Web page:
HTC EVO 4G LTE Review

41
Introduction and Design
Introduction:

Rewind to early 2010: RIM had an iron grip on the enterprise market, Window Phones still required a stylus, Google was still trying to make an impact with Android and the iPhone was the undisputed king of the smartphone kingdom. The Motorola Droid no doubt sparked interest in Android, but the unapologetic angles and massive heft of the phone made it hard to love. The Nexus One had everything you could want except a place to try it and buy it. There were whispers of a superphone coming to Sprint from HTC, but other than a few blurry pictures of a white slab and some rumored (hoped for) specs no one really knew what to expect.

Then it came: the HTC EVO 4G. The original EVO was the nation’s first 4G phone, the first phone to have a 4.3” display, the first phone with a kickstand, the first domestic phone utilizing a front-facing camera allowing for video chat, and the first phone to make Apple really take notice. It won universal acclaim, Phone of the Year honors and opened the flood gates for Android. Though the EVO has spawned a family of phones and the flagship EVO 3D was launched a year later, many saw the 3D capabilities as a gimmick and have patiently waited for a true successor to the original EVO 4G.

The wait is over, the EVO 4G LTE is here. The name says it all; instead of going by the EVO One (in reference to its HTC One X bloodlines) or the EVO HD (a nod to the 4.7” 720p display), Sprint has chosen to stick with the EVO 4G nameplate and bill it as “a true successor to the original.” For a phone with such pedigree, this is a bold claim. Read on to see if HTC and Sprint can back it up!

Design:

In a day and age where spec sheets look increasingly similar, HTC has put an emphasis on using premium design to set itself apart. We took notice when the One series of devices were announced, and the EVO 4G LTE is crafted with that same philosophy in mind. Fashioned from an anodized aluminum unibody, the EVO 4G LTE is a pleasure to pick up. The finish gives the phone sufficient grip, and at just 8.9mm thin the EVO 4G LTE is comfortable in both your hand and pocket.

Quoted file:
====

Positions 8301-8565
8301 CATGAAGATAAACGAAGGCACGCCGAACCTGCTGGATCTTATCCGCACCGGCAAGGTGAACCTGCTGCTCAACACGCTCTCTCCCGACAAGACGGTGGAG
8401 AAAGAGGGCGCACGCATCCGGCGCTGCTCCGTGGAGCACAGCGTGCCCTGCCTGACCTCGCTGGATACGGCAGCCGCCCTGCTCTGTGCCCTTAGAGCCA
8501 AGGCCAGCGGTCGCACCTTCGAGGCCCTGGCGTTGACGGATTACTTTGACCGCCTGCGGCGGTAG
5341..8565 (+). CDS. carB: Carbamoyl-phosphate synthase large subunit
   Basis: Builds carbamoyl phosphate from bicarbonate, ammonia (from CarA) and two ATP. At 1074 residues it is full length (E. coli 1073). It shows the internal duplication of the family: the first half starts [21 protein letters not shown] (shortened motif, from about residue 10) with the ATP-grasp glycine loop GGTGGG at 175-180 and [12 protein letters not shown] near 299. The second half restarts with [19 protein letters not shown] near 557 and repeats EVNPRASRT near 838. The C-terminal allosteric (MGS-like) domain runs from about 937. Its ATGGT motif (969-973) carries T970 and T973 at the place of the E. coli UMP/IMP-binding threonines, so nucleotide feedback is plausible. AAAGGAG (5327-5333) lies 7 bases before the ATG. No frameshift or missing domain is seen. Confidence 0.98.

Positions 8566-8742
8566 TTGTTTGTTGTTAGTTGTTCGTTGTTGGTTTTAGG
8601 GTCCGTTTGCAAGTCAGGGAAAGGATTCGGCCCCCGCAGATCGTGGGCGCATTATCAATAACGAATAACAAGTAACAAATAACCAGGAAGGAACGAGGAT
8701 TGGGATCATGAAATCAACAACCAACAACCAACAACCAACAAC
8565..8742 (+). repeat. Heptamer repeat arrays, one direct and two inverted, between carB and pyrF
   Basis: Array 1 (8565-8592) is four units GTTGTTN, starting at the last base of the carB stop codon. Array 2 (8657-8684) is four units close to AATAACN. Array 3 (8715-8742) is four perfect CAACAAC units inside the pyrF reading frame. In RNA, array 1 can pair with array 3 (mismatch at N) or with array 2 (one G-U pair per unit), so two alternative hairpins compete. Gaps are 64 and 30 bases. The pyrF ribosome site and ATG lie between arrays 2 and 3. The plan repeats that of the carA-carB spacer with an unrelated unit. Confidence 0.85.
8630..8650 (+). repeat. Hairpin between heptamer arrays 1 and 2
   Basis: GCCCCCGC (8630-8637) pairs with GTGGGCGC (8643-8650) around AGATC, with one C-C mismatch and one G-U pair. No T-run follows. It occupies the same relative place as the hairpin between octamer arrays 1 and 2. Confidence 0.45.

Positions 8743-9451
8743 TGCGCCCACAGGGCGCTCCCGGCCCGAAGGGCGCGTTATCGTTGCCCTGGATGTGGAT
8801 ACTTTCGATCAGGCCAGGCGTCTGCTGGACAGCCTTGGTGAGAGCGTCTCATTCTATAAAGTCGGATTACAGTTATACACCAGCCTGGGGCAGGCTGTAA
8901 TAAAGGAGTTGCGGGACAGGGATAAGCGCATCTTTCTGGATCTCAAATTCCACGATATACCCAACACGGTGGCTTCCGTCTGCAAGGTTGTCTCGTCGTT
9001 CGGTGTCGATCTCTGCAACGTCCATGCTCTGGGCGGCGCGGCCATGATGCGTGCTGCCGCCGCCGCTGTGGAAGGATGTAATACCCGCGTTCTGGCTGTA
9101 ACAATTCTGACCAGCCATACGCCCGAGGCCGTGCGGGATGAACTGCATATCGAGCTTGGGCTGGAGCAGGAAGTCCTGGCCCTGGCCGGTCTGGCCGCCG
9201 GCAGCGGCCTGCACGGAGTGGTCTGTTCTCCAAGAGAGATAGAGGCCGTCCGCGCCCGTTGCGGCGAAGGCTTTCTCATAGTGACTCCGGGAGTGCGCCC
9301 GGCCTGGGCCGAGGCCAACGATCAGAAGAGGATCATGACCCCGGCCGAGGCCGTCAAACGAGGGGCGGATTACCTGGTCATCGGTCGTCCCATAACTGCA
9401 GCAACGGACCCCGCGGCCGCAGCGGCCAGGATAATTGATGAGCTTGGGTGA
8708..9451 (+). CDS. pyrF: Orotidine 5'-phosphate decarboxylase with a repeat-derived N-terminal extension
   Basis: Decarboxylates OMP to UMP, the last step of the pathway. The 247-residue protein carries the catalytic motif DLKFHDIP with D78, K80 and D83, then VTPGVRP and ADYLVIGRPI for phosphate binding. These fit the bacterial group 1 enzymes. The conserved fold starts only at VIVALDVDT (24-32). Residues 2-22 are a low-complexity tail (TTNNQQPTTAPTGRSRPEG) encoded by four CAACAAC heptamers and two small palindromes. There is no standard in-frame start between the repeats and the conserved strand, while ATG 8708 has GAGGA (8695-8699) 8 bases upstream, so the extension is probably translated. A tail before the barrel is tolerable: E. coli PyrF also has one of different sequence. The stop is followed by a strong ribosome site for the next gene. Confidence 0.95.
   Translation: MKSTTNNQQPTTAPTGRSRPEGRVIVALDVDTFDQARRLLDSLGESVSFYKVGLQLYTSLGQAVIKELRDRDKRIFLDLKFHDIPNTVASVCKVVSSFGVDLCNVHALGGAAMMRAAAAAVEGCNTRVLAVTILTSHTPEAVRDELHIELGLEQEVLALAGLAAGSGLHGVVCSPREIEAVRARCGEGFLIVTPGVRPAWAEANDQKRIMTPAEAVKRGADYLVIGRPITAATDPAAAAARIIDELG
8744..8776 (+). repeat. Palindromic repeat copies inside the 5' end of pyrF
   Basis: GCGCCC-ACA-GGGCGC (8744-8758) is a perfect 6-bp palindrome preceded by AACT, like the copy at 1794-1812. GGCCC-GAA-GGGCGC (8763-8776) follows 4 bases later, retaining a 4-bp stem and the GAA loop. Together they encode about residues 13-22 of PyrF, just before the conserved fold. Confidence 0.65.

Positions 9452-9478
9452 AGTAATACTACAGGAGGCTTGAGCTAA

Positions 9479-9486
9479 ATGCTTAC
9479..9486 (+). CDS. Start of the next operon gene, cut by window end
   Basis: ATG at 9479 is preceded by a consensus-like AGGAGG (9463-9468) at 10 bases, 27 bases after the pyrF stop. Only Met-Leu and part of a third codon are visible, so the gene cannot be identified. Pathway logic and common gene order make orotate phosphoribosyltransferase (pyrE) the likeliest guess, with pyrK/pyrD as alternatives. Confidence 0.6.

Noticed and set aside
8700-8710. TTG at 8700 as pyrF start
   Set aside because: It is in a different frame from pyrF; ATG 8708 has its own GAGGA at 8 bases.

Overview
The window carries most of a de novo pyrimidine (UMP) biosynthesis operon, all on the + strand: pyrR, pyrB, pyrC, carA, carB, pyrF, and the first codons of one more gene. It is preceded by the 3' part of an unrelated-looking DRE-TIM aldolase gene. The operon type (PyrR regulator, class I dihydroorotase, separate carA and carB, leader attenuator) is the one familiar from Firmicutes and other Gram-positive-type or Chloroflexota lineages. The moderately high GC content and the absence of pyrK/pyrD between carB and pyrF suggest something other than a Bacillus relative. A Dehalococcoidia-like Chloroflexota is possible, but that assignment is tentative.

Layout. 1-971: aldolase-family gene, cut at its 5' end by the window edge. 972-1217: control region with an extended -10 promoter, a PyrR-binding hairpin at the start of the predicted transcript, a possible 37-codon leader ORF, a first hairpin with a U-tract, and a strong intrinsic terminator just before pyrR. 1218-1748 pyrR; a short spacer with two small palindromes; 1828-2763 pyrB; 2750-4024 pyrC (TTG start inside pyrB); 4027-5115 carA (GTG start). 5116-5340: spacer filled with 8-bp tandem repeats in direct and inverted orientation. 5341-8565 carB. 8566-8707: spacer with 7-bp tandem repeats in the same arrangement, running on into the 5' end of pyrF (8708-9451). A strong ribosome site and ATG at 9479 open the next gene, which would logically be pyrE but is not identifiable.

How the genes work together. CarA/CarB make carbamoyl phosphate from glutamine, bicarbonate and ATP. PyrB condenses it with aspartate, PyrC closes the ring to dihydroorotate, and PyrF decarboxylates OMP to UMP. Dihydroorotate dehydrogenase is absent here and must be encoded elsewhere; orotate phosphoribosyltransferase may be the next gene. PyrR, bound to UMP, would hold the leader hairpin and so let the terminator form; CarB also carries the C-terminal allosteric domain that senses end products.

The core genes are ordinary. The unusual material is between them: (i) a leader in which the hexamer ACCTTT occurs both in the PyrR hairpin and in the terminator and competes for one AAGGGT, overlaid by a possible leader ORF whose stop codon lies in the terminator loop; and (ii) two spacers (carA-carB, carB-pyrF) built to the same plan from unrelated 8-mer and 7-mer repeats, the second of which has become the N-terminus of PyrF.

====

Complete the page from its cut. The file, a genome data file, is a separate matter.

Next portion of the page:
You can compare the HTC EVO 4G LTE with many other phones using our Size Visualization Tool.

The 4.7” Super LCD 2 HD display is as beautiful as any display we’ve seen. The vivid colors pop off the screen, images are crisp and sharp and with a 312ppi density it is nearly impossible to spot individual pixels. S-LCD2 suffers from the same oversaturation that AMOLED does, but to a lesser degree so that it is not nearly as noticeable. Utilizing IPS technology, the viewing angles are amazing and we could approach 90o and still read the display. The display is very bright and we didn’t have any wash-out issues using it outdoors in direct sunlight, though there is some glare from the Gorilla Glass 2.


Like the One X, HTC is sticking with three capacitive buttons on the EVO 4G LTE, leaving the user with more screen real estate. Along the right side of the phone is the volume rocker and camera shutter button, with the power button up top. They all have a small but sufficient travel, with good feedback to let you know the button has been activated. The sides of the phone are part of the aluminum unibody, but have been milled down to a natural aluminum finish creating a visually pleasing contrast to the matte black. The uncovered microUSB port and 3.5mm headset jack almost perfectly blend into the black body of the HTC EVO 4G LTE.


Around back is perhaps the most controversial element of the EVO 4G LTE: the two-tone black. At the top is a plastic door with a glossy, piano black finish, under which lies the microSD slot. It is in sharp contrast to the matte black of the anodized aluminum that sits below. The two are broken up by a quarter inch EVO red band housing the kickstand. The two finishes of black are a matter of personal opinion, and we’d probably prefer an all matte finish, but in our opinion the two-tone finish doesn’t look bad and is growing on us.


The kickstand was a trademark feature of the EVO 4G, so it is nice to see its return. While it may be thin it is unbelievably sturdy, so much so that it can work easily in both directions and when the phone is resting along the length of it you can adjust your viewing angle. When you open the kickstand on the EVO 4G it resists to a certain point, then springs open. The opposite is true on the EVO 4G LTE, which is what allows you to sit the phone at different angles.


Like the One X, it is apparent that HTC has put a premium on design with the EVO 4G LTE. If you haven’t seen their “making of” video you should check it out on YouTube to get an appreciation of what went into the design of this device. The EVO 4G LTE truly feels wonderful in the hand while packing a powerful punch with the display. It will be large for some, but felt more natural to us then smaller phones like the Epic 4G Touch. The materials used are absolutely premium and even without a case this phone is built to withstand the wear and tear of everyday life. We’ve said this before, but in a market dominated by black slabs HTC continues to stay recognizable.